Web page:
Can we save democracy from Harper’s abuses?
TheStar.com – opinion/editorialopinion
September 19, 2012. By Bob Hepburn, Editorial Page
As Stephen Harper continues his relentless assault on our democratic institutions and traditions, growing numbers of Canadians are wondering if the prime minister can be stopped — and if so, how?
Given the Conservative majority in Parliament, it may seem impossible to prevent Harper from running roughshod over our democracy.
Encouragingly, though, people across Canada are starting to fight back. They are doing it in small ways, in classrooms and weekend workshops, on websites and at coffee parties, by writing letters and even joining a knitting campaign.
To date, their efforts have gone largely unnoticed by politicians. But organizers for these initiatives believe they are participating in the birth of a grassroots movement.
Since Harper took power six years ago, the Conservatives have slashed funds for agencies promoting democracy, suppressed public information, shut down Parliament twice for partisan political reasons, violated election financing rules and lied to voters.
Through it all, federal politicians have done little to derail Harper.
One of the biggest initiatives promoting democracy is Democracy Week, which runs through Sept. 22.
The initiative, launched by Elections Canada, features classroom lesson plans, university workshops, as well as a contest for the best student video, blog post or tweet relating to democracy that is being judged by CBC star Rick Mercer and others.
I’ll wager that few people have ever heard of it. However, students and voters in schools and communities across the country — albeit in small numbers — are learning about our democratic system, traditions and institutions and why it’s important that we respect and strengthen them.
Marc Mayrand, Canada’s chief electoral officer, says the country may be experiencing “a democratic recession,” adding that engaging young people is critical to maintaining a healthy democracy.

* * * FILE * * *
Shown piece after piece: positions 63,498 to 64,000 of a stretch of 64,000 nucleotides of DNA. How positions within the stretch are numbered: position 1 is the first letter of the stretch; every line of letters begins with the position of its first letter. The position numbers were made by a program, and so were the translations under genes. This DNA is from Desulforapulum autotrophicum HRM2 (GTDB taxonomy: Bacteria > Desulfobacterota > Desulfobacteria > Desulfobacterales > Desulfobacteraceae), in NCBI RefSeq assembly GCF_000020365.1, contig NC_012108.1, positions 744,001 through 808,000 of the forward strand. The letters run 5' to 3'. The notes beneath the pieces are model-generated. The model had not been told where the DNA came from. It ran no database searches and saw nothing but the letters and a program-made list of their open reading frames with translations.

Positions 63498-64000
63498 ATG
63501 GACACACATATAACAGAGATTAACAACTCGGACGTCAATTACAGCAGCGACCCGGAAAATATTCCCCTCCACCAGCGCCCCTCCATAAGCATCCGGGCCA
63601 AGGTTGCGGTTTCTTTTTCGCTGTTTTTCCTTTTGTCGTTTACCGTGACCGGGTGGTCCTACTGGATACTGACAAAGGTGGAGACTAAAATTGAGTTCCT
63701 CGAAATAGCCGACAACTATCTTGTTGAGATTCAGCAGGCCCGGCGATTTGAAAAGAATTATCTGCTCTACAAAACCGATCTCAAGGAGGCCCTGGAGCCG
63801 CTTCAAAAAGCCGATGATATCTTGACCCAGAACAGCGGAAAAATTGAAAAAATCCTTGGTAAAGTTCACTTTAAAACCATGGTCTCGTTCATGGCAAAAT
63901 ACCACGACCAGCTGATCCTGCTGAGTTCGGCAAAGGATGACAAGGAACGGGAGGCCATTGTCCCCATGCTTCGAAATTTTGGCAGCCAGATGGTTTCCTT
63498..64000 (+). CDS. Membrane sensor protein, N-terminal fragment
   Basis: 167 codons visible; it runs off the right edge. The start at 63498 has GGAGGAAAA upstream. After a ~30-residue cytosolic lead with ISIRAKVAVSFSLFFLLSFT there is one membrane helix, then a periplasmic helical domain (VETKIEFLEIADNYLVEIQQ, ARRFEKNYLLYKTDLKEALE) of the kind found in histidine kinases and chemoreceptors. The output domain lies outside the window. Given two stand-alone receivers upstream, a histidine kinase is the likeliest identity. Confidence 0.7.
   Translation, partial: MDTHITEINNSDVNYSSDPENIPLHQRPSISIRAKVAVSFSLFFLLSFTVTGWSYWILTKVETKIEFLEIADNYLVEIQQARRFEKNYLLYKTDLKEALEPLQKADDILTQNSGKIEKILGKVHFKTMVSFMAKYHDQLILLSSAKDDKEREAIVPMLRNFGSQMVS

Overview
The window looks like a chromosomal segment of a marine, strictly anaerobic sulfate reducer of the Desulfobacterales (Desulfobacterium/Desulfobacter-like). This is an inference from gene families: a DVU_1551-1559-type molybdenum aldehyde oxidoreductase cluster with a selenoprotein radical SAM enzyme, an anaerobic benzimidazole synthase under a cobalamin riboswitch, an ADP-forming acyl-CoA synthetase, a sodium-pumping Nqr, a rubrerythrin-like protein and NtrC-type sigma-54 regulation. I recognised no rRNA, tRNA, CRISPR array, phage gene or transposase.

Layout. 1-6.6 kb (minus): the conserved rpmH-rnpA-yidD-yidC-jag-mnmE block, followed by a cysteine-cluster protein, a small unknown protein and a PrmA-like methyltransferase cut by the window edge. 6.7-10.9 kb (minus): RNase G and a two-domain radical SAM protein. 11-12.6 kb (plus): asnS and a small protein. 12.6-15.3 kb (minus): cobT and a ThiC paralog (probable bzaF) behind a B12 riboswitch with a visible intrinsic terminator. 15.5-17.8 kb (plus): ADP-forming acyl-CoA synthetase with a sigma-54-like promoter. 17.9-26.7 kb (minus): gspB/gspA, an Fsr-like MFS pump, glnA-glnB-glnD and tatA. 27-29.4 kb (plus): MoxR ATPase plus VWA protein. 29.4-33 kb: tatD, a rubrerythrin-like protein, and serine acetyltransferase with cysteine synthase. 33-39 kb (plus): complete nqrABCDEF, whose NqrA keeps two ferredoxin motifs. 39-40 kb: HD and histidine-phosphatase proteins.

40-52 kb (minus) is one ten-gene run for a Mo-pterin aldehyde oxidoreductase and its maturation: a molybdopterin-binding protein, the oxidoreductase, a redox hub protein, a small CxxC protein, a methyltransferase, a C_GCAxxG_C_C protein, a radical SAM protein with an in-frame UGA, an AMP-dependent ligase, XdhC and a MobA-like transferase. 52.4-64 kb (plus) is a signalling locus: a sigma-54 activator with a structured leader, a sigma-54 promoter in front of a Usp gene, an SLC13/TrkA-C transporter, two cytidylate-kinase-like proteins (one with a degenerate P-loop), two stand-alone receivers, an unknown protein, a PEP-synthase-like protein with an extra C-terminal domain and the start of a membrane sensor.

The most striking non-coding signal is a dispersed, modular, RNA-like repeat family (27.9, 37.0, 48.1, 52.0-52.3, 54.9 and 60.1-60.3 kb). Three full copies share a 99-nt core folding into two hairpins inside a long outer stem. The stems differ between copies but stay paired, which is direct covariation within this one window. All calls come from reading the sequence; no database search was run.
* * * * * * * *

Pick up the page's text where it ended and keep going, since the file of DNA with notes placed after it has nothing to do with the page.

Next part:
He says the most noticeable sign of this “recession” is steadily declining voter turnout, with barely 60 per cent of eligible Canadians bothering to cast their ballot in the 2011 federal election. Voter turnout in provincial and local elections is worse.
Other groups, big and small, are also fighting to save democracy.
In Mississauga, a citizens group called Reclaim Our Democratic Canada is organizing a day-long symposium on Nov. 24 aimed at setting out actions that it hopes can help restore democracy at the next election.
Claiming voters need “a wake-up call,” the group believes the Harper government has demonstrated “an astounding disrespect for the foundation of democracy, our parliamentary traditions and regulations, and the rule of law.”
In Ottawa, Vanessa Compton started OrangeScarf: Knitting Canada Together ( www.orangescarf.org) in mid-August as a way to raise funds to support a legal challenge that will take place before the Federal Court of Canada starting on Dec. 10 into alleged voter suppression in the 2011 election.
“Many people feel disempowered in the current political processes in Canada and want to make a statement that is a visible way of expressing their opinion,” Compton says on her website. She insists the orange colour is not a reference to the NDP.
Also, Democracy Watch, an Ottawa-based citizen group with a solid record of pushing for government accountability since it was established in 1993, launched a new campaign last week inviting Canadians to become “democracy watchers” pushing politicians to be ethical, open and honest.
The group also suggests voters organize events, including coffee parties with friends, to raise awareness about the erosion of democracy.
“For many people, engaging in efforts to promote democracy is very difficult, with little results,” admits Tyler Sommers, co-ordinator of Democracy Watch. “People believe their efforts are wasted, mainly because politicians don’t listen.”
But Sommers feels Canadians can make a difference by spending as little time each day trying to make changes to our democratic institutions, say by writing to an MP, as they do lining up for a cup of coffee.
Sommers is right when he says politicians have a long history of failing to listen to voters. That can change only if enough voters become nags, by making themselves heard, individually or in groups.
On their own, these initiatives may face more frustration than success.
Collectively, though, they could well play a major role in deciding the outcome of the next federal election.
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